Fact Sheet: LIFT the BAR ActChildren of Immigrants Health Housing & Homelessness Poverty & Family Economics
Children of immigrants and immigrant children make up one-quarter of all U.S. kids and represent the fastest-growing group of children in America. Despite this, immigrant families face eligibility restrictions on federal health, housing, nutrition, and income support programs that would improve their well-being and allow them to better provide for their children. The COVID-19 pandemic has disproportionately harmed immigrant families and highlighted the need for access to federal assistance programs: About 50% of low-income immigrant families reported employment or income loss due to the pandemic, restricting their ability to provide for their children and pay for health care, healthy food, and housing.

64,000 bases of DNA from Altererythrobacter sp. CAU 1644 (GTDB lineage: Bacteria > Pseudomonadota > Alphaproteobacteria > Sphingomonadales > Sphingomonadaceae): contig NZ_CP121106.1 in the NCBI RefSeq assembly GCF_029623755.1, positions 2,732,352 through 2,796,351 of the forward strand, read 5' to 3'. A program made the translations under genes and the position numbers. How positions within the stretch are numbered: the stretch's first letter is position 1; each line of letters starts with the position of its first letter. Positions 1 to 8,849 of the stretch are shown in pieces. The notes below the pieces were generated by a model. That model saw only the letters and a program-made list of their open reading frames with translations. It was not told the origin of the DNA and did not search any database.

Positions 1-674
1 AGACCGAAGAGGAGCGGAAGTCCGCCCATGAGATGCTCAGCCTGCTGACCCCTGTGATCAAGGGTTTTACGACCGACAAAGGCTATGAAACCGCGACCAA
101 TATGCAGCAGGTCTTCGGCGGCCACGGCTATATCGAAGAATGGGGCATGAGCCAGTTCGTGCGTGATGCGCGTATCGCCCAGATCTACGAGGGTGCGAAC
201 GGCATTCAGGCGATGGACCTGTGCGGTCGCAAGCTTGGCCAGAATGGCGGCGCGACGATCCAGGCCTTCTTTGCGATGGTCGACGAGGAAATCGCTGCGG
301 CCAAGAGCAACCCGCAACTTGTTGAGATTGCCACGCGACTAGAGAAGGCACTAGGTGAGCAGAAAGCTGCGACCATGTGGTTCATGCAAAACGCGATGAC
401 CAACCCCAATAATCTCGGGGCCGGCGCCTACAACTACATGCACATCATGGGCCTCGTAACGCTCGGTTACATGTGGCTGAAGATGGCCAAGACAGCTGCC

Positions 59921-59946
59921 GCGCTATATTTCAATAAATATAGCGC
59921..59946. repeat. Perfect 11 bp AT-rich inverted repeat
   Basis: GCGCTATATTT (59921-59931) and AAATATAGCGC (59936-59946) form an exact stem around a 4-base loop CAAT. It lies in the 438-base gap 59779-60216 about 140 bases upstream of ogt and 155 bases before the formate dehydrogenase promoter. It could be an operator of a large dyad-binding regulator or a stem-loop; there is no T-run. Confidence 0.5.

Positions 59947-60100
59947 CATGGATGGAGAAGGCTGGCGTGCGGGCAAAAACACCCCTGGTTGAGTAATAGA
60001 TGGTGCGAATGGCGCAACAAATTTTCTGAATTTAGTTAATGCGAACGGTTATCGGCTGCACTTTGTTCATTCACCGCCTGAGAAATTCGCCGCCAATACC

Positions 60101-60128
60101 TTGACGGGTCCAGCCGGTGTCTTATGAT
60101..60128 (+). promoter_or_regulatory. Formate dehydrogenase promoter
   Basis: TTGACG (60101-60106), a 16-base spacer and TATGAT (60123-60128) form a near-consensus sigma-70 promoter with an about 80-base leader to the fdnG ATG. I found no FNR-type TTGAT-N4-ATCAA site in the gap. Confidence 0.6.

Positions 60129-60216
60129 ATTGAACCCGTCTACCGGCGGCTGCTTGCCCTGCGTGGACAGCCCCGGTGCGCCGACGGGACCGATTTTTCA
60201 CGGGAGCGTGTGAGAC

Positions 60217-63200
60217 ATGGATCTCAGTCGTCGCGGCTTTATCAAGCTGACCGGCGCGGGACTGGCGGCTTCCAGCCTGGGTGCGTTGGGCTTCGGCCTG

These restrictions on immigrants’ access to benefits date back to The Personal Responsibility and Work Opportunity Reconciliation Act of 1996 (PRWORA). Only immigrants defined as “qualified” under the law can access federal public benefits. Additionally, many qualified immigrants must wait five years to become eligible for federal benefits such as Medicaid, the Children’s Health Insurance Program (CHIP), Supplemental Nutrition Assistance Program (SNAP), housing assistance programs, Temporary Assistance for Needy Families (TANF), and Supplemental Security Income (SSI). Those who have Deferred Action for Childhood Arrivals (DACA), Temporary Protected Status (TPS), Special Immigrant Juvenile Status (SIJS), or who are undocumented, are ineligible for most federal benefits. No child should have to wait five years — nearly a lifetime for a child — for benefits that are essential to their health and development.